Unlike any other coffee shops in Bangkok and elsewhere, this small coffee shop in Ekamai Soi 10 is quite unique as it does not only serve soft drinks, coffee, food and bakery to customers, but also serves as learning and occupational training centre for autistic youth.
Moreover, it provides a space for youth with autism to demonstrate their capabilities and to enjoy life.
So, when you drop in for a soft drink, a cup of coffee or bakery, you will feel an air of warmness and friendliness from the waiters and waitresses who are all autistic youth.
Besides the section for customers, the coffee shop has a separate sector which is used as a learning and occupational training centre for the autistic youth. All the activities provided at the centre are drawn from the courses from Award Scheme Development and Accreditation Network (ASDAN) of Britain.
ASDAN is a British charity organization with awarding body status, headquartered in Bristol. It provides educational opportunities for young people, helping learners to develop their personal and social attributes through its award programmes and qualifications. It began as a research project of the University of the West of England in the 1980s and was formally established as an educational charity in 1991.
One of the founders of the Sukhumvit Soi 10 coffee shop, Ms Theeta Hotrakitya, told the Thai PBS that she got the inspiration to open the premise from her son with autism and wants to engage in activities to promote the capabilities and skills of these “special” youth.
“In the Thai society, there are still people who do not understand people who require special needs and have a misconception that these people cannot work and have no working capabilities. This is shutting the opportunities for youth (with autism) to have an occupation or just to live a life on their own feet,” said Ms Theeta.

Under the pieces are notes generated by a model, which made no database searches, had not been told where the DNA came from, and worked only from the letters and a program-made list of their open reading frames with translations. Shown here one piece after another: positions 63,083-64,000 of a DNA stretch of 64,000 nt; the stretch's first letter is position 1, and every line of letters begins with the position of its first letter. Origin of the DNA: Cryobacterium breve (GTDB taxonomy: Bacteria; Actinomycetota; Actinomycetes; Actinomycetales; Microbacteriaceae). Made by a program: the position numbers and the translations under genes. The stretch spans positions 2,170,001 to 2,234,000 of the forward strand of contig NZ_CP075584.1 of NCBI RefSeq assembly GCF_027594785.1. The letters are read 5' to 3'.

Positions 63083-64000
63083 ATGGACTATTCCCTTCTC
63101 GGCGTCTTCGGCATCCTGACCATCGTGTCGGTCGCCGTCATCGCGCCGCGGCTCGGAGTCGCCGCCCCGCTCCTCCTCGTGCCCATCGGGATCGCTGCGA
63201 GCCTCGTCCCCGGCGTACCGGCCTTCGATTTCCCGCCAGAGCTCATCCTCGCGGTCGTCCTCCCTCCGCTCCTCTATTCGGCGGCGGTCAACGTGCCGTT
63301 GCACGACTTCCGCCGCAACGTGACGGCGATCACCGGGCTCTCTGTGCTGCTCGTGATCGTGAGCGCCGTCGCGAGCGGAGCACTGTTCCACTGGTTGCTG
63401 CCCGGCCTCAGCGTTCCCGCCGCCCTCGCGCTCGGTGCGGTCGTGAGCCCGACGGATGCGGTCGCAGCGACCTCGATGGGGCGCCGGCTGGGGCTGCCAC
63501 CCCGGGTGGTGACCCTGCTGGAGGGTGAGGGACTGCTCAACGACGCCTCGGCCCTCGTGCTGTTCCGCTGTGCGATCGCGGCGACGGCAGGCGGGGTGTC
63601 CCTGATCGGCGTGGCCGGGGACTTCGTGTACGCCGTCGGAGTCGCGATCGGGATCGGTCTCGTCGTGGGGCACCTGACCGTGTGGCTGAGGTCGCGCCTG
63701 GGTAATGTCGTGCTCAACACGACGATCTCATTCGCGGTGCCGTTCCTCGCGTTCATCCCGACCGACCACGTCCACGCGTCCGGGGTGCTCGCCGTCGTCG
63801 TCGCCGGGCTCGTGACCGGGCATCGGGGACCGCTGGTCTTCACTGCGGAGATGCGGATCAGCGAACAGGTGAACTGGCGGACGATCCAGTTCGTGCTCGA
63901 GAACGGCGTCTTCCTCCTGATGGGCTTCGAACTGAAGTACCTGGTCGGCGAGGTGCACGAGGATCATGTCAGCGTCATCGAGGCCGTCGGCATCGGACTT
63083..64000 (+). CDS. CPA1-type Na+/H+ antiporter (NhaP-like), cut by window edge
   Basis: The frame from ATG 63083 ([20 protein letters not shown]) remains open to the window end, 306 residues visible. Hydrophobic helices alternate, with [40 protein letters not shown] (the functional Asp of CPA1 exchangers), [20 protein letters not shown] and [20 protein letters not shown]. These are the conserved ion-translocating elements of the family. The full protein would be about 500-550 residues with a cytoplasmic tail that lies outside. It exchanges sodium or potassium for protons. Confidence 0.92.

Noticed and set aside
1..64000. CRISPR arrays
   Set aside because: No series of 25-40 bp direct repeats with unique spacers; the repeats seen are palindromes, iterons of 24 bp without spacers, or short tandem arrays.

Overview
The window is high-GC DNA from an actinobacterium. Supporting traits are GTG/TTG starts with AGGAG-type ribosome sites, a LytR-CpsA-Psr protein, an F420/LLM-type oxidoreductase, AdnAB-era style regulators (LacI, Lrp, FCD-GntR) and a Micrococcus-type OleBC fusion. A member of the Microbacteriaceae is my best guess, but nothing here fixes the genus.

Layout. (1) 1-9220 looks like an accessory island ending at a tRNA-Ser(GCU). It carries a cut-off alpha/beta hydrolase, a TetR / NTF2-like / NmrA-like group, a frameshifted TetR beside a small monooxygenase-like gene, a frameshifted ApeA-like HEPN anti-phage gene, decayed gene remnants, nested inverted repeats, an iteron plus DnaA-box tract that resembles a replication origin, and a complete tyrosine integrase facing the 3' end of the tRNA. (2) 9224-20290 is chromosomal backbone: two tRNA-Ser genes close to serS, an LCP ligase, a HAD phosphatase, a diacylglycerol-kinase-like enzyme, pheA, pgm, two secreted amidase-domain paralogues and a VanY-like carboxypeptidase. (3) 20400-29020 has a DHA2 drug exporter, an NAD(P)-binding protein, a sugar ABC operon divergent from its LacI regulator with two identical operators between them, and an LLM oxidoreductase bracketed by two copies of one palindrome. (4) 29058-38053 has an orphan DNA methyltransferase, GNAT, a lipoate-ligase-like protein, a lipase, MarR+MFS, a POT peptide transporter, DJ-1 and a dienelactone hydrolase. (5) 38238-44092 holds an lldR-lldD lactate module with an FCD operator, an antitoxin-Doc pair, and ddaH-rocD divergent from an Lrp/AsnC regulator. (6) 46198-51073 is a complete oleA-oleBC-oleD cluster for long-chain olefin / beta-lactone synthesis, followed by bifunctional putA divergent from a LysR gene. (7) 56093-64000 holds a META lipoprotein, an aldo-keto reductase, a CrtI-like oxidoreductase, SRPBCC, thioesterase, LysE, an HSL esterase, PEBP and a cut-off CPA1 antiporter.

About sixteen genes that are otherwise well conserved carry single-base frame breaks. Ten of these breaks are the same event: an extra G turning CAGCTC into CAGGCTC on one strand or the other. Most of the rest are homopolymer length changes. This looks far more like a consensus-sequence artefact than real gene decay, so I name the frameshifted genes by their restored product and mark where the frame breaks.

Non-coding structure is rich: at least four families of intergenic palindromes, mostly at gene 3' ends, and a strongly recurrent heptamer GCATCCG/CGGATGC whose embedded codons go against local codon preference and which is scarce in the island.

There are various activities for skill development provided at the centre. For instance, entering the kitchen which is an activity designed to develop skill in two aspects – muscle exercise and taking orders. More importantly, they have to take responsibility by themselves.
“It does not matter whether they can do it well or not because there are trainers who are food experts and specialists in skill development who will give them encouragement to do everything by themselves.”
Like training ordinary children, Ms Theeta said that these “special” children need encouragement and reminder that they can do it themselves and it is too difficult for them “hence, we start with something easy, so they know they can do it and they will finish it.”
“It does not matter they cannot do it. Just do it step by step and do it repeatedly and they will make it. The key is we must spend time with them,” Ms Theeta told the Thai PBS.
Take the case of 24-year old Marisa Sucharittanonta or Anna who loves to make bakery, Brownie and cup cake in particular. She said she aspired to own a coffee shop in the future.
Or 20-year old Nicholas Wedemeyer who said he would like to be a computer programmer although he joined in the cooking lesson while 19-year old Pichayudh Sutcheawcharn, alias Pop, said he loves art and hopes, one day, he will have his own website to publicize his works.
She disclosed that a computer company has accepted some of the autistic youth at the centre for training which, she said, will be very helpful to the kids so they can learn the skill in the real environment.
“Finally, we are not the one that will hire these youth. They are the companies that will hire them. But getting outside training will help them learn the actual working skill,” said Ms Theeta.
This is not an ordinary coffee shop, but a safety zone to give opportunities for the “special” youth to develop their skill and capabilities so that, one day, they will have a job and live a life on their own.
Hopefully, this coffee shop will serve as a model to be adopted by other educational institutions so that children and youth with autism will not be neglected and given opportunities for skill development so they may, one day, stand on their own feet and live a normal life.
(Reporting by Pornwadee Lartnadee,Thai PBS)